Dr John J Ryan Higher Diploma in Sports Medicine
About hydrocortisone injections, Knee, Shoulder, Hip, Golfer elbow, Tennis elbow and Plantar Fasciitis
Hydrocortisone injections – or ‘steroid injections’ – are a type of medicine known as a corticosteroid. Corticosteroids are not the same as anabolic steroids. Dr John J Ryan has worked with both professional rugby teams as a current IRFU member and with tennis players in Leinster for over 20 years in this area of medicine. After doing a higher diploma in Sports Medicine with the Royal College of Surgeons Ireland Dr Ryan extended his sports medicine service to tennis players and golfers.
Hydrocortisone injections are used to treat swollen or painful joints, such as after an injury or in arthritis.
The hydrocortisone is injected directly into the painful joint. This is also called an intra-articular injection. The joints most often injected are the shoulder, elbow, knee, hand/wrist and hip.
Hydrocortisone injections are also used to treat painful tendons and bursitis (when a small bag of fluid which cushions a joint gets inflamed). They’re sometimes used to treat muscle pain when it’s in a particular area.
The injections usually help relieve pain and swelling, and make movement easier. The benefits can last for several months.
Hydrocortisone injections are only available on prescription. They are given by expertly specially trained Doctor John J Ryan in his Private GP’s Surgery D2 Medical 4 Fitzwilliam Square East Dublin 2.
In an emergency, medical staff may give higher dose hydrocortisone injections to treat severe asthma, allergic reactions, severe shock due to injury or infection, or failure of the adrenal glands.
- Hydrocortisone injections for joint pain work by releasing the medicine slowly into the joint. This reduces pain and swelling.
- After an injection, your joint may feel better for several months – sometimes as long as a year.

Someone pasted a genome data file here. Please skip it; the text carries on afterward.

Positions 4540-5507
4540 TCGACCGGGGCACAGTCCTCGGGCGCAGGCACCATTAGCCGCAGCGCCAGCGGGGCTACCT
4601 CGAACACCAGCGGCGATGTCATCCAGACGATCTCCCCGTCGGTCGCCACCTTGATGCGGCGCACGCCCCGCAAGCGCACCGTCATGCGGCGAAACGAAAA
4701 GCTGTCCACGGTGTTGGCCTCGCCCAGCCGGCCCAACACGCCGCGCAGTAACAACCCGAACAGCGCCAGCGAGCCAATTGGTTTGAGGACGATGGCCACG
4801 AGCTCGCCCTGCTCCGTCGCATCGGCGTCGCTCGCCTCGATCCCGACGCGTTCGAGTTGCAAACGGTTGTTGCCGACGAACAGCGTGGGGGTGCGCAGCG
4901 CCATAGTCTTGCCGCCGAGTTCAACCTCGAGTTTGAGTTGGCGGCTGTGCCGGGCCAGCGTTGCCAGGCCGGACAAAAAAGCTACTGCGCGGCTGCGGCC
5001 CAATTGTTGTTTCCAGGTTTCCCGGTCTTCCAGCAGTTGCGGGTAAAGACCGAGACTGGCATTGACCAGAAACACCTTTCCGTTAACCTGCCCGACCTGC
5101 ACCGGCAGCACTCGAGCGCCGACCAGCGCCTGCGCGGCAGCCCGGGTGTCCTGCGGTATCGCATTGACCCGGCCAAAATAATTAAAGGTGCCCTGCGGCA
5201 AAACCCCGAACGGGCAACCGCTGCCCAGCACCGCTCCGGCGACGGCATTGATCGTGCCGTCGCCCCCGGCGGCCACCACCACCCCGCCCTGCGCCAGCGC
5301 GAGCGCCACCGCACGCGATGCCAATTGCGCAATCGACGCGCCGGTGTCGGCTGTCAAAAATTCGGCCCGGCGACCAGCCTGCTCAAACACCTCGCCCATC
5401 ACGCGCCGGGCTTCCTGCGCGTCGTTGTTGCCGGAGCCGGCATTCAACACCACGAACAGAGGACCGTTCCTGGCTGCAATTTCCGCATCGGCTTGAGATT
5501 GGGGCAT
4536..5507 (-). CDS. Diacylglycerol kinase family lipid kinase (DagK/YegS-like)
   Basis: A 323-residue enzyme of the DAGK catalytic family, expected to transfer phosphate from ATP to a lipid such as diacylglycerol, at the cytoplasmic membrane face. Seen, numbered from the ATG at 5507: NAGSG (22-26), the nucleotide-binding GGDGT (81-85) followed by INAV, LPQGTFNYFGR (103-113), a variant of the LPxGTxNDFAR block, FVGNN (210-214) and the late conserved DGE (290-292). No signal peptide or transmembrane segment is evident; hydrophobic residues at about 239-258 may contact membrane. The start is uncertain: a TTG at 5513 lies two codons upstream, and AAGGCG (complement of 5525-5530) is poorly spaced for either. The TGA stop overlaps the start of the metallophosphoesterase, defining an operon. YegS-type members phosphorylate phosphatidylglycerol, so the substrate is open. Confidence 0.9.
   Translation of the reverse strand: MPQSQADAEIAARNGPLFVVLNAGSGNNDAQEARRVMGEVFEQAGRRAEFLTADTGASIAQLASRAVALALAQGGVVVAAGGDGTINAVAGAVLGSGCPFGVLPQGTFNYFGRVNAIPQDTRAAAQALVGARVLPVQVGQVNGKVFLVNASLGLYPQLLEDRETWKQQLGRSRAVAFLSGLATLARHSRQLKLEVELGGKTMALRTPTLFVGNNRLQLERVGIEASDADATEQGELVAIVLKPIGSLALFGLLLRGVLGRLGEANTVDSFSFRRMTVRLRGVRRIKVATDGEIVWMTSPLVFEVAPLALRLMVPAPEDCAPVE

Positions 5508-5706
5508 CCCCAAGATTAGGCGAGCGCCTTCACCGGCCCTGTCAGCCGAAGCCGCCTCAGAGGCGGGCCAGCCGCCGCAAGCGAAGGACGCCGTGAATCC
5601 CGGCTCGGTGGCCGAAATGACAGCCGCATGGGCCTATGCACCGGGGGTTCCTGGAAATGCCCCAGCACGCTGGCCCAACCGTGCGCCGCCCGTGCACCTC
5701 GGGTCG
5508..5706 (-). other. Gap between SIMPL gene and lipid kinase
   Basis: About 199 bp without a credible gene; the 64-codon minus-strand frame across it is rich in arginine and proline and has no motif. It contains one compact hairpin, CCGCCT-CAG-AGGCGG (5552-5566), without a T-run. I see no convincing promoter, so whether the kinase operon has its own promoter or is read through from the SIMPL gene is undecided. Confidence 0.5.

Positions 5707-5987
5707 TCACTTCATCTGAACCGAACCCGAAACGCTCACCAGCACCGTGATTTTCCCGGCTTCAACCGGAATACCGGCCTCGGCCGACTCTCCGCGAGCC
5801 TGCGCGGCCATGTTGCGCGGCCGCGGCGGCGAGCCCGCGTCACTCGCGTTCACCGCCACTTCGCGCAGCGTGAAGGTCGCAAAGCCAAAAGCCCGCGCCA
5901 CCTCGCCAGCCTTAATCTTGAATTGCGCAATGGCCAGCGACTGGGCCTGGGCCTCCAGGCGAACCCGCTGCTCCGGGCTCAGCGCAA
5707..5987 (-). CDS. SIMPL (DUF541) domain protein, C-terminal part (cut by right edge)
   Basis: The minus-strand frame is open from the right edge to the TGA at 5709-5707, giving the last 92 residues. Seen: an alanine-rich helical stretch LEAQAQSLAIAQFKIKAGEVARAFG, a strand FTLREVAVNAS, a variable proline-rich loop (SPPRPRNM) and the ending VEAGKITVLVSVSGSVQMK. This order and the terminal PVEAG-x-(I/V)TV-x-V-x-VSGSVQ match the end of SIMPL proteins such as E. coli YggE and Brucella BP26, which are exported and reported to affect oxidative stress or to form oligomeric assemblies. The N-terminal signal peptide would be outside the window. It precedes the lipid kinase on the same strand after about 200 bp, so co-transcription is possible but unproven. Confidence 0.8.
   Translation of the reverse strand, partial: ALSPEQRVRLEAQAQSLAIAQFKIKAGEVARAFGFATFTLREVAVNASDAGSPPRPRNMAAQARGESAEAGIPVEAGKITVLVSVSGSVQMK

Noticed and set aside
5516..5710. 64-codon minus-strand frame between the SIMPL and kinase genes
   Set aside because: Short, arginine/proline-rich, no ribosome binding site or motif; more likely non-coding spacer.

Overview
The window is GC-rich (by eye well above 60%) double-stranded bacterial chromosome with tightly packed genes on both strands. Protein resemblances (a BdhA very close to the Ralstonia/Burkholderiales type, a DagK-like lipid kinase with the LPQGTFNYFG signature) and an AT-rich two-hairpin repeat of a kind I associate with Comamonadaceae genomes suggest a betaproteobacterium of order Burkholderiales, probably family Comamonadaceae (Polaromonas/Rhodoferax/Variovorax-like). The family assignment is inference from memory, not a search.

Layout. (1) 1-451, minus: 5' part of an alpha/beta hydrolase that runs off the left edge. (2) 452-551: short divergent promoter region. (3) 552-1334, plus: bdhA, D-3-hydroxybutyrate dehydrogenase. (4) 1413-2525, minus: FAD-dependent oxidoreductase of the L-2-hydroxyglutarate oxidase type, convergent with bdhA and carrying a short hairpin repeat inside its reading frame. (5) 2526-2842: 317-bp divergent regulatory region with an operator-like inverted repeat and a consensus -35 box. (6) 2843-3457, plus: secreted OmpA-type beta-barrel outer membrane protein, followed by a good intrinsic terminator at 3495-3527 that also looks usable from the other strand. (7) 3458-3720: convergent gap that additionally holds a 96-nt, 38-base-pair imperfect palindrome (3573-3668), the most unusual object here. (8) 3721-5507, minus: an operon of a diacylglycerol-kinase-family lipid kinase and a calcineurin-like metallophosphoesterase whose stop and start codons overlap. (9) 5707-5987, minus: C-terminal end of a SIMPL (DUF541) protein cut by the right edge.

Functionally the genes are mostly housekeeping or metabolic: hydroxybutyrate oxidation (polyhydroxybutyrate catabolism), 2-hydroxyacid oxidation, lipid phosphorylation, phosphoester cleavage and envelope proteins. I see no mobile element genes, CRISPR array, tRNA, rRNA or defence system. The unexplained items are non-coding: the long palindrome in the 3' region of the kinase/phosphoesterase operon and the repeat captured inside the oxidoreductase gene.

- Some people get increased pain and swelling in the joint where the injection was given. This pain tends to go away after a few days.
Hydrocortisone injections into the same place can be repeated up to 4 times a year – more often can cause long-term joint damage.
Who can and can’t have hydrocortisone injections
Adults and children can have hydrocortisone injections.
Hydrocortisone injections aren’t suitable for some people. Tell your doctor before starting the medicine if you:
- have ever had an allergic reaction to hydrocortisone or any other medicine
- have an infection (including an eye infection)
- are trying to get pregnant, are already pregnant or you are breastfeeding
- have recently had, or will soon have, any vaccinations
- Make sure your doctor knows if you have:
- any unhealed wounds
- an eye problems like glaucoma
- weak or fragile bones
If you have diabetes and monitor your own blood sugar, you will need to do this more often. Hydrocortisone injections can affect your blood sugar control.
How and when to have them
If the injection is for pain, it may contain a local anaesthetic.
You can go home after the injection but you may need to rest the area that was treated for a few days.
You can have a hydrocortisone injection into the same joint up to 3 times in a year.
If you have arthritis, this type of treatment is only used when just a few joints are affected. Usually, no more than 3 joints are injected at a time.
The dose of hydrocortisone injected depends on the size of the joint. It can vary between 5mg and 50mg of hydrocortisone.
Will the dose I have go up or down?
The amount of hydrocortisone in the injection could go up or down in future. It depends on how well the previous injection worked, how long the benefits lasted and whether you had any side effects.
Most people don’t have any side effects after a hydrocortisone injection. Side effects are less likely if only one part of the body is injected.
Common side effects
The most common side effect is intense pain and swelling in the joint where the injection was given. This usually gets better after a day or two.
You may also get some bruising where the injection was given. This should go away after a few days.
Dr John J Ryan Higher Diploma in Sports Medicine Royal College of Surgeons Ireland